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Keeping and Caring for Your Pet Snake

If a pet snake has slithered its way into your heart, these tips will help you take good care of it.

March 21, 2024 4 min read
Keeping and Caring for Your Pet Snake

Not all pets have four legs -- in fact, some of them don't have any legs at all! While some species of snakes pose obvious threats to humans, other animals, and the local ecosystem, many others have found a welcome place in American homes as pets. If you're ready to move beyond the traditional world of pet dogs and cats, you'll want to understand the special needs of these reptiles before leaping into a purchase at your local pet store. Let's look at some key aspects of snake health, wellness, and safety for pet owners.

Creating a Healthy Environment for Your Pet Snake

Proper snake care begins with the right snake enclosure. Whether you choose a plastic container or an aquarium, start with a 10 to 20 gallon capacity at the minimum. Use Astroturf, towels, or shredded paper for bedding. Be sure to remove the bedding and clean the enclosure every two to three days.

Like other cold-blooded animals, snakes need a steady supply of warmth, ideally over a range of temperatures. Place your heat source at one end of the enclosure so that the warmth will radiate toward the cooler end. Then place a thermostat at each end to monitor the temperatures. The cooler end of the enclosure should hover around 70-75 degrees Fahrenheit, while the warmer end should maintain a temperature of 90-95 degrees Fahrenheit.

Because snakes love to crawl and explore, your new friend will appreciate the presence of some "decor" in its enclosure. Clay pots or rocks can give your snake some occasional privacy, while a wooden branch to rub against can help it shed its skin as needed.

Feeding Your Snake

In the wild, snakes feed on other animals -- not just bits of meat, which might not provide a full range of nutrients, but the entire creature. While some snakes can consume small birds, most owners turn to rats and mice for their snake feeding needs. Dead, frozen prey offers a safer, more convenient option than live animals. Your veterinarian may also recommend that you supplement your snake's diet with specialized liquid nutrient supplements.

Snakes need water as well as food. Your pet snake will use the water you provide, not only for drinking, but also for moisturizing themselves. That's why you need to provide a water bowl big enough for your whole snake to fit into. Just make sure to use non-chlorinated water or filter the chlorine out of your tap water before you fill that bowl.

Handling Your Snake Safely

It's all too easy to hurt a snake by handling it incorrectly. To safeguard your snake during handling, pick it up from the middle of its body whenever possible. If you try to grip it by the head, you could injure its delicate eyes. Hold the snake gently, offering it your other hand so it can slide from one hand to the other securely.

A snake that doesn't feel secure will slither around on your hands rapidly, a sign that it's experiencing stress. If you're holding and supporting your snake properly, it won't experience fear of falling. A relaxed snake that feels safe will move around slowly and casually, or simply sit still, as opposed to thrashing and flailing.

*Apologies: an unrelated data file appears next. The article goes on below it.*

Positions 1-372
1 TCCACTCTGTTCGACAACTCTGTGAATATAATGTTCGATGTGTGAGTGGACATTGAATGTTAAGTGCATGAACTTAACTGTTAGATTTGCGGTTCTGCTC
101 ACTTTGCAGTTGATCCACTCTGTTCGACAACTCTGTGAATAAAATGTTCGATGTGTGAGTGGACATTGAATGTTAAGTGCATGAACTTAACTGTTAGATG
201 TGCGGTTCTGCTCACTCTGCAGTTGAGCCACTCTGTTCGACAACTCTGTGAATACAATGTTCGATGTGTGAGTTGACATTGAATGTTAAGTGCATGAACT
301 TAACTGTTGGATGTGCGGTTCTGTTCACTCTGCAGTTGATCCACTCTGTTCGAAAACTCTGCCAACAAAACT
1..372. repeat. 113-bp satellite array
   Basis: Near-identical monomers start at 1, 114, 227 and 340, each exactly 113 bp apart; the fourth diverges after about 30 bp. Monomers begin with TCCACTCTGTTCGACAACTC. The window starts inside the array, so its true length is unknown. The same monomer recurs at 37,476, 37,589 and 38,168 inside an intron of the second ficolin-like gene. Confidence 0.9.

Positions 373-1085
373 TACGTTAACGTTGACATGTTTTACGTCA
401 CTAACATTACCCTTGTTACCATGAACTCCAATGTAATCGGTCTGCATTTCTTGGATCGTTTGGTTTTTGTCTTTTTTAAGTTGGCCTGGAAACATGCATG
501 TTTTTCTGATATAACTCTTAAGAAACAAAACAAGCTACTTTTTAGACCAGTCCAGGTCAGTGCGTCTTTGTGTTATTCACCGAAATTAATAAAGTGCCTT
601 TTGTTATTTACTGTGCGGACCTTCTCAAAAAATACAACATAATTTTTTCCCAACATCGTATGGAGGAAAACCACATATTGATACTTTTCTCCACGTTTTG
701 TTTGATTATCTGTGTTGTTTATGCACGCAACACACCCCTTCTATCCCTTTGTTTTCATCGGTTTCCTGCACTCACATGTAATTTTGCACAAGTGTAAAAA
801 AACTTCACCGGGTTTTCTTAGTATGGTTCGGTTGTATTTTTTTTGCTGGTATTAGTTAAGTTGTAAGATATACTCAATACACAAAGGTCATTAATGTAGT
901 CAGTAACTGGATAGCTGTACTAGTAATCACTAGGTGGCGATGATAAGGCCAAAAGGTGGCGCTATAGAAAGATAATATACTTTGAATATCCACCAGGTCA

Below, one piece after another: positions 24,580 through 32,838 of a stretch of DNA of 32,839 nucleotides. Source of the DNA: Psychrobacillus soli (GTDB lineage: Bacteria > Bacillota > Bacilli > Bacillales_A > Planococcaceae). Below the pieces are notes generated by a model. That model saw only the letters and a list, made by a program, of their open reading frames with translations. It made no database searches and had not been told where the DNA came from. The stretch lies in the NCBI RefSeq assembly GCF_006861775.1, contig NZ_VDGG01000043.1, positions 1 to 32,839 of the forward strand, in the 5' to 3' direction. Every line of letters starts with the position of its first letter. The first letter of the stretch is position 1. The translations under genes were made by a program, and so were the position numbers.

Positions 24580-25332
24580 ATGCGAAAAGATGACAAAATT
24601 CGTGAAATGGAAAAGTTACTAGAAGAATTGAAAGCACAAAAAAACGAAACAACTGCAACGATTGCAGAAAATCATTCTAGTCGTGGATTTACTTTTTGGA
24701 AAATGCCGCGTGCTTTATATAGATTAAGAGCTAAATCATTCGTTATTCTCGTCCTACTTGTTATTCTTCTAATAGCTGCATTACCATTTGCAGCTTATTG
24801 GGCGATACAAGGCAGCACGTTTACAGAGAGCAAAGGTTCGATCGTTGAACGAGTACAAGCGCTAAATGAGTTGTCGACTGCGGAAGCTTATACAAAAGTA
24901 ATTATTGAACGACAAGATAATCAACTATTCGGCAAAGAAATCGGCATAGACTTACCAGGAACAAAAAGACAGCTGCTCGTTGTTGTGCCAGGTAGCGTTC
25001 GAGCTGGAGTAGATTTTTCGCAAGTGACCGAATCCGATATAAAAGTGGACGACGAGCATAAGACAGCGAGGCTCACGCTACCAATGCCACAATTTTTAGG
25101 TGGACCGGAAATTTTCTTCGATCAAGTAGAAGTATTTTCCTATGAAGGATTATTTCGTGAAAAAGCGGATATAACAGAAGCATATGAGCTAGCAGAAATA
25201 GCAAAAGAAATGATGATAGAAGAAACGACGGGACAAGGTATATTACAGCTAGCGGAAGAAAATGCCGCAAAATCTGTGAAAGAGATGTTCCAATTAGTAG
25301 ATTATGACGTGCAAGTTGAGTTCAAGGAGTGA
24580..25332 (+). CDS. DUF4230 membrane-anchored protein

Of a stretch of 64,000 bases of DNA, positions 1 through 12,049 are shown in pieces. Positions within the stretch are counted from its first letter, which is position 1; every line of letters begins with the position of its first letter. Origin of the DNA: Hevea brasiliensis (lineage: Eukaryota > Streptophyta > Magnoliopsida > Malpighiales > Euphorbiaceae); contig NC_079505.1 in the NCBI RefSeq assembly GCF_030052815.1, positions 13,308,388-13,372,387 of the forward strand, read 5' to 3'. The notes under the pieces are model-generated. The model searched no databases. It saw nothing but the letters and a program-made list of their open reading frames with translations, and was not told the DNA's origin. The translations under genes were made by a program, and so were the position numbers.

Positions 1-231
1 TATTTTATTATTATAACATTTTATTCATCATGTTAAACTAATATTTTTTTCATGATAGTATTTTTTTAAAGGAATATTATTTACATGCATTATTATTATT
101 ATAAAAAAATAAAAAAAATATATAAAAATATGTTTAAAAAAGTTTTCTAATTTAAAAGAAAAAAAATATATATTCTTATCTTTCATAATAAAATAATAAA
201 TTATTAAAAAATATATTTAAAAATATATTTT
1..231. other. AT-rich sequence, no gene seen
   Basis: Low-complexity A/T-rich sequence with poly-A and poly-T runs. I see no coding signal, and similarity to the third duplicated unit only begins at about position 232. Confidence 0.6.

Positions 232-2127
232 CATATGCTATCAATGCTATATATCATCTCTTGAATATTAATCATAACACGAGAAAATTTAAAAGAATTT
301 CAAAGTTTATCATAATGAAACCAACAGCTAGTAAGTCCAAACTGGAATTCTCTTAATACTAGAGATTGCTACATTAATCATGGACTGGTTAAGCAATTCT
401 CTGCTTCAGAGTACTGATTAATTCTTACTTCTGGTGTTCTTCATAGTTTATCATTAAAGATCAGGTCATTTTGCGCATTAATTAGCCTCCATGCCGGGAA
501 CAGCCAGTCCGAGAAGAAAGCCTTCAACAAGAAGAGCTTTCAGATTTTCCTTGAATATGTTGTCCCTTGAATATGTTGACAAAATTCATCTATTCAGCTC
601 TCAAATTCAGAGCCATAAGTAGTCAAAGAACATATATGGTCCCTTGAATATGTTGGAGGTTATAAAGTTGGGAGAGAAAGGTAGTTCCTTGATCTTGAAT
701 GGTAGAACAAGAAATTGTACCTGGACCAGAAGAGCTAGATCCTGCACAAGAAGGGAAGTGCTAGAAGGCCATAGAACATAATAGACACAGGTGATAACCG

Watching for Potential Health Issues in Your Snake

Snakes can get sick, just like any other pet. As a concerned owner, you need to be able to recognize potential signs of illness so you can take your pet to the appropriate veterinary expert (see below) at the earliest opportunity. Telltale changes in your snake's outward appearance may include skin discoloration, unexplained weight loss, abnormal shedding, and eye, mouth, or nose discharge. A sick snake may also have noticeable trouble breathing, lose interest in food or water, and instinctively try to hide itself from prying eyes (and potential prey).

Digestive symptoms can also signify a serious health problem. Your snake may either produce fewer droppings than usual or suffer from runny droppings. If the latter problem persists for more than two days, it's time to call the vet.

Don't forget that your snake dines on creatures that don't necessarily want to be eaten. Watch out for bite marks and other small wounds left behind by prey animals. These wounds could promote bacterial infections.

Some snakes experience a problem called dysecdysis in which the skin sheds improperly or incompletely. This situation can turn serious if the partly-shedded skin wraps tightly around the tail, cutting off circulation. Dysecdysis can also result in cloudy eyes due to retained eye cap skin. Thankfully, your vet can safely remove old skin that threatens permanent damage while also counseling you on how to reduce the odds of recurrence.

The Final Step: Finding a Qualified Vet

Snake wellness and health goes beyond simply reacting to obvious trouble after it strikes; it also requires ongoing preventative care from a veterinarian who actually knows how to tend to these animals' needs. Make a priority of locating a well-regarded exotic animal vet and then schedule periodic wellness exams. The right practitioner can run all the necessary evaluations to determine your pet's state of health, treat injuries or illnesses before they get worse, and advise you on how to be a better snake owner. Have fun with your scaly new friend!

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